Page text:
CS and quantum information at UT Austin: come join us!

Merry Yom Kippur!

This is my annual post where I tell you about opportunities available at UT Austin, which has long been a safe space for CS research, and which we hope will rapidly become (or return to its historical role as…) a safe space for quantum computing and information.

If you’re interested in faculty positions in computer science at UT, I have some great news: we plan to do a lot of hiring this year!  Because of the sheer volume of interviews we’ll be doing, we’d like to start our recruiting season already in the fall.  So we’re extending an unusual invitation: if you already have your materials ready, we encourage you to apply for faculty positions right now.  If you’re chosen for an interview, we could schedule it for the next few months.

We’ll be looking for great candidates across all parts of CS, but one particular interest is hiring another quantum computing theorist in CS (i.e., besides me), most likely a junior person.  While not everyone who reads this blog is a plausible candidate, and not every plausible candidate reads this blog, the intersection is surely non-negligible!  So again: we encourage you to apply right now, so we can start scheduling interviews already.

I’m also on the lookout for postdocs, mainly in theoretical quantum computing and information.  (I, and others in the theory group, are also collectively interested in postdocs in classical computational complexity.)  If you’re interested in doing a postdoc with me starting in Fall 2019, the procedure, like in previous years, is this:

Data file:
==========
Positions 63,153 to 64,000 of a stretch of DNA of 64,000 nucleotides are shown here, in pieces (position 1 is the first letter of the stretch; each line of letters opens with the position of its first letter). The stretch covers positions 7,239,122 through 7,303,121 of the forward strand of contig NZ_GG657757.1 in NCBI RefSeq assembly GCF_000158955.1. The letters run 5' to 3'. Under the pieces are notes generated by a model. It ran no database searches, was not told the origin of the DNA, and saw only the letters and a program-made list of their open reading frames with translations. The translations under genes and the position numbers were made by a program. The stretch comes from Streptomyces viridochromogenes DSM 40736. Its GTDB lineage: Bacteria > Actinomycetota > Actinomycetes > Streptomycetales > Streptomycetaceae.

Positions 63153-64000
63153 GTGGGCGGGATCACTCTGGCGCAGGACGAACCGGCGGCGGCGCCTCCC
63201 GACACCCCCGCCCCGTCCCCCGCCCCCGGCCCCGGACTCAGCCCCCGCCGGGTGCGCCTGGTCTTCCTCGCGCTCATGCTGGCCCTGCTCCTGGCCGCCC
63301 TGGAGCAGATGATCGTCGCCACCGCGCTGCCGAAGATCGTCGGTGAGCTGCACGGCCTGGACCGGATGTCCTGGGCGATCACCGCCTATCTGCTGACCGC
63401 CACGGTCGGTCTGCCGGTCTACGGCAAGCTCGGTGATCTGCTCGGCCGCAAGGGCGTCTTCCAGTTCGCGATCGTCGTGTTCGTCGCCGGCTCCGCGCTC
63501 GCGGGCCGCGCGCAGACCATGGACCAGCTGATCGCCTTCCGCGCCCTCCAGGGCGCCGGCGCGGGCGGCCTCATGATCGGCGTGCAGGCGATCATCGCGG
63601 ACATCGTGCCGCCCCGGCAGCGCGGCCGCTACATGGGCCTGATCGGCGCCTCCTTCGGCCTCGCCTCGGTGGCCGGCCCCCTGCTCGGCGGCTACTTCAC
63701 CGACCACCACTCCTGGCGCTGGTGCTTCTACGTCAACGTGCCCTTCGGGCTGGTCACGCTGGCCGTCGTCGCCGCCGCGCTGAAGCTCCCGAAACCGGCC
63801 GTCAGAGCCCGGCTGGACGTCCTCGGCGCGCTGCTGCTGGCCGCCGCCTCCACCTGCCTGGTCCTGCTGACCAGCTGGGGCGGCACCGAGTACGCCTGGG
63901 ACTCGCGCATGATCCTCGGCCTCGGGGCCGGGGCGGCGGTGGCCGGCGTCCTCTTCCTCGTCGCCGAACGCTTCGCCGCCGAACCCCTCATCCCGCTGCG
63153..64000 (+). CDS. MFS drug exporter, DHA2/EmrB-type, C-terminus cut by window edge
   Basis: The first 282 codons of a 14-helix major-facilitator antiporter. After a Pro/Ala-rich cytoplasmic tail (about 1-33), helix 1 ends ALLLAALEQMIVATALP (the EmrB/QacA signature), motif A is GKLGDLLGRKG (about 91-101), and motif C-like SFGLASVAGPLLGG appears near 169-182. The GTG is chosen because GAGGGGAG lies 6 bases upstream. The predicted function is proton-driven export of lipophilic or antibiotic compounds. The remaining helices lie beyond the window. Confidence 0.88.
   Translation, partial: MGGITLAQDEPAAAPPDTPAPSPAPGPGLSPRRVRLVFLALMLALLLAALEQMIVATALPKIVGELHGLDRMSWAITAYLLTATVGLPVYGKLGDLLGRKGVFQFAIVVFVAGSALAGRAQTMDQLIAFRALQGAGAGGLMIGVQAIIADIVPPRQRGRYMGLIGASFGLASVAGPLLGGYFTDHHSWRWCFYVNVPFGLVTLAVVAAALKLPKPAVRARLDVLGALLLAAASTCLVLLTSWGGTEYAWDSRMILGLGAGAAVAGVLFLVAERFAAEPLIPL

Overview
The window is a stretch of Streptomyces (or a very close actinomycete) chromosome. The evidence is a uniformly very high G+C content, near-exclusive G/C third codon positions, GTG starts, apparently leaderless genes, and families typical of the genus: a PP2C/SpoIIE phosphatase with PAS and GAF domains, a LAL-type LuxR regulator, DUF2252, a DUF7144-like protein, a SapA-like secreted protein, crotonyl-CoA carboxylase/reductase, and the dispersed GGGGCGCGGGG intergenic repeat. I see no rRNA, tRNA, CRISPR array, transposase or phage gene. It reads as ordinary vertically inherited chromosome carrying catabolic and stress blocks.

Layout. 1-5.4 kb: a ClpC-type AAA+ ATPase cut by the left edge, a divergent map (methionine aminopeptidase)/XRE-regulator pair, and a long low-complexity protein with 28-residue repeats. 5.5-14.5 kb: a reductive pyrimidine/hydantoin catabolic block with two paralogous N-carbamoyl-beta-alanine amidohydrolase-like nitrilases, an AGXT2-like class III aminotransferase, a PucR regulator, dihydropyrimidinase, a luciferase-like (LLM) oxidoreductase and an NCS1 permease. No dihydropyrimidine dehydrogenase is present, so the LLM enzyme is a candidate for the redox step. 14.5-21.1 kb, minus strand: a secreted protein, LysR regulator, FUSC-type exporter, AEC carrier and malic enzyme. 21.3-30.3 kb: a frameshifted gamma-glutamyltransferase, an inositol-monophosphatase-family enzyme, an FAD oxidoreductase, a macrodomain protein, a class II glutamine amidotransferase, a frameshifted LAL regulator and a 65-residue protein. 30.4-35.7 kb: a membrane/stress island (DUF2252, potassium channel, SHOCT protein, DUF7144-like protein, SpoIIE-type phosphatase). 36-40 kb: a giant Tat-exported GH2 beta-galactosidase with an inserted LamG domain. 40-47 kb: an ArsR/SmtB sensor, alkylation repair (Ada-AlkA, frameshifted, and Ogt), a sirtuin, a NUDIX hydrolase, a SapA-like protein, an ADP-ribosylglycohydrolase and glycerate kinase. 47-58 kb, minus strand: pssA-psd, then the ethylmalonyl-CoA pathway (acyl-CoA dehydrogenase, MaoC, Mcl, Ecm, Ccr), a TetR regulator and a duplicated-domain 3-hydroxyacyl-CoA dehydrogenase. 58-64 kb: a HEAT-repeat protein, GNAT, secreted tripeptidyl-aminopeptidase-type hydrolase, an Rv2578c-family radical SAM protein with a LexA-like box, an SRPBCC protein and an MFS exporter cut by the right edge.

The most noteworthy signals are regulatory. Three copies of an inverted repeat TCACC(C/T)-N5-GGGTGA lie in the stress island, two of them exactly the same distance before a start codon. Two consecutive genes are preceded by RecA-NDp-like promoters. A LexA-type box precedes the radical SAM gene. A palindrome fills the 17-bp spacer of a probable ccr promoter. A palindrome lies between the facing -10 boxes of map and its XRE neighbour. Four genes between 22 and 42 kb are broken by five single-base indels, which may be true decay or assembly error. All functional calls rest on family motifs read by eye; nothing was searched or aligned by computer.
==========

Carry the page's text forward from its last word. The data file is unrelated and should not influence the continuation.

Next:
• Email me introducing yourself (if I don’t already know you), and include your CV and up to three representative papers.  Do this even if you already emailed me before.
  • Arrange for two recommendation letters to be emailed to me.

We’ll set a deadline for this of December 15.

Finally, if you’re interested in pursuing a PhD in CS at UT, please apply here!  The deadline, again, is December 15.  Just like every year, I’m on the lookout for superb, complexity-loving, quantum- or quantum-curious, lower-bound-hungry students of every background, and if you specify that you want to work with me, I’ll be sure to see your application.  Emailing me won’t help: everything is done through the application process.

As we like to say down here in Texas, hook ’em Hadamards!  (Well OK, no, we don’t especially like to say that.  It’s just a slogan that I found amusing a few years ago.)

12 Responses to “CS and quantum information at UT Austin: come join us!”

  1. Michael Says:

    Scott, Yom Kippur isn’t supposed to be merry. You’re supposed to be repenting for your sins.

  2. roystgnr Says:

    Do you ever work with undergrad researchers? I know a fairly sharp (HS valedictorian, anyway) CS sophomore at UT, and your work came up when we were talking about the P-vs-NP problem last year, but I don’t know if she’ll end up pursuing a PhD, and off the top of my head I can’t imagine you doing anything simple enough for an undergrad (even as a senior, after acing CS378, whatever) to quickly jump into and help with.

  3. Scott Says:

    Michael #1: Yes, hence the irony of the greeting. But actually, rabbis will typically assure their congregants that, despite all appearances, Yom Kippur is a joyous holiday, since it’s when humans get to come closest to living like angels.

    FWIW, I did use the occasion of Yom Kippur to contemplate whether I should repent for the flaws that people attack me for on social media. The answer that came back was: no, none of that stuff should even puncture the epidermis of consciousness; instead I should repent for not being the Comet King from Unsong. I should repent that anthropogenic climate change might render the earth barely inhabitable and I haven’t figured out how to stop it. In that sense, ironically, my most hateful attackers never even came close to correctly articulating the millionth part of my sin!